Transcript for High Yield: Colorectal polyps and cancer
Content Reviewers:Zachary Kevorkian, MS, Tanner Marshall, MS, Sam Gillespie, Filip Vasiljević, Yifan Xiao, MD
High Yield: Colorectal polyps and cancer
At the gastroenterology clinic, there is a 63-year-old Caucasian male, named Neil, who's complaining about progressive fatigue and weight loss in the last 6 months.
Laboratory findings reveal positive fecal occult blood test and iron-deficiency anemia.
At the same time, an 18-year-old Caucasian male, named Brendon came in for a colonoscopy screening.
He was concerned after learning that both his grandfather and uncle were diagnosed with colon cancer in their early thirties.
His doctor detected more than one hundred polyps on colonoscopy.
Now, both people have some form of colorectal polyps or cancer.
But first let’s start with colorectal polyps, which are overgrowths of epithelial cells in the colon or rectum.
They are subdivided into non-neoplastic polyps, such as hamartomatous polyps, hyperplastic polyps, inflammatory pseudopolyps, mucosal, and submucosal polyps; and neoplastic polyps, which include adenomatous and serrated polyps.
Hamartomatous polyps are solitary, disorganized masses that contain normal tissue found at the site of the polyp.
Next, hyperplastic polyps, are the most common polyps and they are small and typically located in the rectosigmoid region.
Usually, these polyps are benign lesions, but in rare cases, they can evolve into serrated polyps, which have malignant potential.
Inflammatory pseudopolyps are multiple benign pseudopolyps that occur during regenerative and healing phases in chronic inflammation, and they are most commonly seen in inflammatory bowel disease.
Mucosal polyps, which are clinically insignificant, are usually small, less than 5mm, and they look similar to surrounding normal mucosa.
On the flip side, submucosal polyps can include lipomas, leiomyomas, fibromas, or other lesions.
Now let’s switch focus to neoplastic polyps!
Adenomatous polyps are caused by a mutation in the tumor suppressor gene called adenomatous polyposis coli or APC for short, which is located on chromosome 5 and is responsible for the regulation of cell growth and cell adhesion.
Moreover, the mutation of the APC gene is present in all familial polyposis syndromes and most cases of sporadic colon cancer.
Now let’s focus on adenoma-carcinoma sequence which includes three steps.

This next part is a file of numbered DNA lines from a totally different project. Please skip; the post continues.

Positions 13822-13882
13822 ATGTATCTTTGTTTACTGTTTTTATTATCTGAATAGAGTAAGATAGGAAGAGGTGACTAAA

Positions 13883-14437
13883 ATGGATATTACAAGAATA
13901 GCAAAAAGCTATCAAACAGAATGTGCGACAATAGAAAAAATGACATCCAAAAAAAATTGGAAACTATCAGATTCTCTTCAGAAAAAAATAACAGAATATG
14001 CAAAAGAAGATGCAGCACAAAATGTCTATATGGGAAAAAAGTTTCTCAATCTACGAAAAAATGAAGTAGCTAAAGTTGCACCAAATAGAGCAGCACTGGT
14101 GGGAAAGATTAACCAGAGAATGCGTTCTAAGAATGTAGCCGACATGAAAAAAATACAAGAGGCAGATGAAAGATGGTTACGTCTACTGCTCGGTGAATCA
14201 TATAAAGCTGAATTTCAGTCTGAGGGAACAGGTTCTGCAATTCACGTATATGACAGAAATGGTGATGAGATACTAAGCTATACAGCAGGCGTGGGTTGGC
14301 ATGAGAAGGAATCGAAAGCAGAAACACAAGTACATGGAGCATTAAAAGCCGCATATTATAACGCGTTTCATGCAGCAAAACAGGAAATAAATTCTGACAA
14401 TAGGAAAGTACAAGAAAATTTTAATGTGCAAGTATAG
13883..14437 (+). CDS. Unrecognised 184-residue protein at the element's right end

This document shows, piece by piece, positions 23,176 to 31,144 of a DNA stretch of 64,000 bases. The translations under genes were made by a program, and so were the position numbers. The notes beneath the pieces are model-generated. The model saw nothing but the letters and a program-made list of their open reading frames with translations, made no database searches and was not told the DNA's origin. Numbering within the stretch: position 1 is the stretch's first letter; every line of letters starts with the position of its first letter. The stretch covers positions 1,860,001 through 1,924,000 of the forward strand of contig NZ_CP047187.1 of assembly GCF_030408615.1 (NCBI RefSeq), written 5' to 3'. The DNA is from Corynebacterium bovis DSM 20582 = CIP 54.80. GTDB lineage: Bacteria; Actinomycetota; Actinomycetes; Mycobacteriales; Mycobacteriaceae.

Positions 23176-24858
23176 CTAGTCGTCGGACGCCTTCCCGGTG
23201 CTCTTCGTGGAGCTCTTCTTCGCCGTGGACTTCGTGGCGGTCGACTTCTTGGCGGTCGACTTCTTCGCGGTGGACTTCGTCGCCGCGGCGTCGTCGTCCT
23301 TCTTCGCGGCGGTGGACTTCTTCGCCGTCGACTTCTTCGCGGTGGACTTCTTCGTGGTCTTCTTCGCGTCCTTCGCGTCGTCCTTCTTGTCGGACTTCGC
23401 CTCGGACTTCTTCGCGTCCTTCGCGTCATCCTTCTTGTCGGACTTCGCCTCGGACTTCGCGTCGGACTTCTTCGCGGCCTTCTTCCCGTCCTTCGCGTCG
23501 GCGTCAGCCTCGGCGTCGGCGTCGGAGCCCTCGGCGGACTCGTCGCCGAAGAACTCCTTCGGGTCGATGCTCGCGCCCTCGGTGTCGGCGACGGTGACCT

The first step is the mutation of one allele of the APC gene, which leads to the formation of a small polyp, also called early adenoma.
The second step occurs when the small polyp acquires mutation of protooncogene called KRAS, which is further followed by an increase in the size of adenoma and formation of the late adenoma.
Finally, the third step requires mutation of tumor suppressor genes p53 and DCC.
Now, adenomatous polyps less than 1cm, are less likely to acquire these mutations and undergo malignant transformation, in contrast to adenomatous polyps greater than 4cm which are more likely to progress to adenocarcinoma.
Furthermore, based on histological appearance, there are three types of adenomatous polyps: villous, which are cauliflower-like polyps that have the highest malignant potential; tubular, which are pedunculated polyps that protrude out in the lumen of the intestine, they have the lowest malignant potential; and tubulovillous, which have characteristics of both, tubular and villous polyps, and they have an intermediate malignant potential.
Usually, adenomatous polyps are asymptomatic, but in some cases, villous polyps can cause bleeding, secretory diarrhea, and partial intestinal obstruction.
Finally, serrated polyps are often flat or sessile and are characterized by saw-tooth appearance under the microscope.
They contain methylated CpG islands in their genes.
DNA methylation regulates gene expression, which can cause silencing of DNA-repair genes, eventually leading to more mutations and malignancy.